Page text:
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Dealing with Interruptions

I have two colleagues who drop into my office every hour or two and want to chat with me for a minute.  I believe it's part of their socializing program, because they either want to chat about rubbish or the same old subject as yesterday.

When I'm not doing serious coding, I think it's OK and chat with them out of politeness.  If I'm deep into some hacking, I am just irritated and don't know if I should just blow them off or be the polite collegue and do as they please.

What is the best strategy?  Right now, I tend to be the grumpy one and brisk them off.

Programmus Interruptus
Sunday, November 30, 2003

Close the door when you need to concentrate.

Explain it before hand, so they don't start to speculate about why you're closing the door.

It works. Really.

Ori Berger
Sunday, November 30, 2003

Be straight with them.  Most people can handle it.  (hopefully).  Just tell them you're deep into a problem, and you'll have time to talk later.  If they get huffy, and can't take it, well then I don't know what to do :)  Maybe someone else will have a better answer.

Just be polite though, and let them know you're busy.  I don't see why they'd mind.

Andrew Hurst
Sunday, November 30, 2003

I agree with Andrew, be straight with them.  Just a simple, "I'm busy, please come back later unless this is urgent or critical".  If pressed for an explanation, tell them you're deep in the middle of a complex problem and need to focus.

If they still don't get it, they are acting like ten-year-olds and it's appropriate to treat them that way.  "Have you ever been working really hard on something complex and had someone interrupt you?  And then you get back to what you're doing and you have forgotten where you were?  Wasn't that frustrating?  Okay, well I need to concentrate to get through what I'm working on here, and being interrupted will break my concentration.  I would really appreciate it if you would come back later when I'm finished with this.  In fact by then I'll probably be glad of the break.  Okay?"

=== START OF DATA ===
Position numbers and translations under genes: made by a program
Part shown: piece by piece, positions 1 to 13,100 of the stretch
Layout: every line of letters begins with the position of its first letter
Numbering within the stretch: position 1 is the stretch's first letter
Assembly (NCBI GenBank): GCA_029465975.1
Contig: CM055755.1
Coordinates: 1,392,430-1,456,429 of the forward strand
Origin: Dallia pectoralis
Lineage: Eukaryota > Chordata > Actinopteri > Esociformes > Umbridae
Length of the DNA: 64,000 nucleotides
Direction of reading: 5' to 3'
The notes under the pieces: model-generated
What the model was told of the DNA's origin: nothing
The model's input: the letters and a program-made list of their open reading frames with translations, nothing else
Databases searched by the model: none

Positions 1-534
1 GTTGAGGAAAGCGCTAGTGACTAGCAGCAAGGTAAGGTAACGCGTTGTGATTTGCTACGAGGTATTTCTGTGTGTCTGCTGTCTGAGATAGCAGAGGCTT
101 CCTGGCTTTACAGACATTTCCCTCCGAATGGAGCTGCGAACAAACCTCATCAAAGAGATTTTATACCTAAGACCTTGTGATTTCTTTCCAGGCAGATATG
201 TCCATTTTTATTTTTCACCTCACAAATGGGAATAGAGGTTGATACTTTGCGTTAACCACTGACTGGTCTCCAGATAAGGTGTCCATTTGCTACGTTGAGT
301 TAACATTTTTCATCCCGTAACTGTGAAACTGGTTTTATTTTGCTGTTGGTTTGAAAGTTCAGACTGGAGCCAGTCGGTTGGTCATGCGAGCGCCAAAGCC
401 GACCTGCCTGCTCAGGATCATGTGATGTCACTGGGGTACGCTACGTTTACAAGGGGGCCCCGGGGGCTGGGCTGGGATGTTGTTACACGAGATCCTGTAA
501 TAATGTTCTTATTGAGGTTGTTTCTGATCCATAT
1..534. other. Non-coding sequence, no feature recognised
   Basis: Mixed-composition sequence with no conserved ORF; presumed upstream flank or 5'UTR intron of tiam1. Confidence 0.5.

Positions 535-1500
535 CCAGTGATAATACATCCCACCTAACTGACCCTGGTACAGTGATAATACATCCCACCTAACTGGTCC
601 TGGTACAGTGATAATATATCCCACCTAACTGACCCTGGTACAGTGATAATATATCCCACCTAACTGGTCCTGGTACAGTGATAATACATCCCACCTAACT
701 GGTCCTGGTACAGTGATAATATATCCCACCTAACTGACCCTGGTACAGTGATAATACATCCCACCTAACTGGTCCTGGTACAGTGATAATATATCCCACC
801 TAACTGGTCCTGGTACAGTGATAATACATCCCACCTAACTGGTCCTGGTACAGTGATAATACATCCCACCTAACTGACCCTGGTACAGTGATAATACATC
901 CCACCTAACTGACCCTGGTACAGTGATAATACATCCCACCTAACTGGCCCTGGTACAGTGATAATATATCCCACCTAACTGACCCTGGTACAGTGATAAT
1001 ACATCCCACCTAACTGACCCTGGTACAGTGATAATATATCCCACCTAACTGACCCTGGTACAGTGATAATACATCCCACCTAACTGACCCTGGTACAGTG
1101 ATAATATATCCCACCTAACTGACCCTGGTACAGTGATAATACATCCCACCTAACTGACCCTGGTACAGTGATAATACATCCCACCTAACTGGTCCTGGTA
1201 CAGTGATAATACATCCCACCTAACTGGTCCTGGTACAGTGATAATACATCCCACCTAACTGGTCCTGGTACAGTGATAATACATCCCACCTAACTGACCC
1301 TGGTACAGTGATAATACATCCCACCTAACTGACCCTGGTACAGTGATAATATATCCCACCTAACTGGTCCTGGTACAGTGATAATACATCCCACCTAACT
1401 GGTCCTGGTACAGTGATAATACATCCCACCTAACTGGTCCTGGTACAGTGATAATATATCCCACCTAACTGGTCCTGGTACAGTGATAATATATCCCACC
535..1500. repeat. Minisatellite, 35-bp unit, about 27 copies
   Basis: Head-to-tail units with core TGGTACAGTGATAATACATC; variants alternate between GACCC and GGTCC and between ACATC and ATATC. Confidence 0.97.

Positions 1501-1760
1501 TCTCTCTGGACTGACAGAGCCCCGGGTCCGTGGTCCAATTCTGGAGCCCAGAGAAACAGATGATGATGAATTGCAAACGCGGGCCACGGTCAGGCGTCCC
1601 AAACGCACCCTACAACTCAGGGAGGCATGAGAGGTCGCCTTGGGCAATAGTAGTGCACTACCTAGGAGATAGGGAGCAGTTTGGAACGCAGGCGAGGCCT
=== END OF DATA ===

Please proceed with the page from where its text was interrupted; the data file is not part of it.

-Thomas

Thomas
Sunday, November 30, 2003

Another vote for being straight with these co-workers and defining some way to indicate to them that you're off-limits.

What's those figures I keep reading that state how many minutes it takes for a programmer to enter "the zone" and develop the deep concentration needed to do actual, real development work? Something like 45 minutes on average, isn't it?

99% of the management subhuman race is oblivious to this fact, but other programmers should easily "buy" a clue and be considerate.

Bored Bystander
Sunday, November 30, 2003

I agree, you're too afraid of offending. You'll probably be surprised how understanding they'll be if you simply tell them from time to time that you're busy and can't be interrupted.

If you're still afraid of offending them, drop by their offices/cubicles later that day and ask them what it was they wanted to talk to you about. Maybe suggest going out to a bar after work, or going to lunch.

You're not rejecting them, you're doing your job.

www.MarkTAW.com
Sunday, November 30, 2003

Heh. Years ago when I worked in an office I had an office-mate who wanted to jabber incessantly when I was deepy focused. One day this guy starts his tirade and I blew him off.

Absolute silence immediately follows. I turn around and see a GIGANTIC (3' tall) drawing of a hand giving a middle finger (to me) drawn on the whiteboard. The guy was nowhere to be found. Probably nursing his fifth of Wild Turkey somewhere else in the building at 9:30 AM.

So, some people may be "offended"....

Bored Bystander
Sunday, November 30, 2003

And those people you shouldn't worry about offending, they'd find something they didn't like about you eventually.

www.MarkTAW.com
Sunday, November 30, 2003

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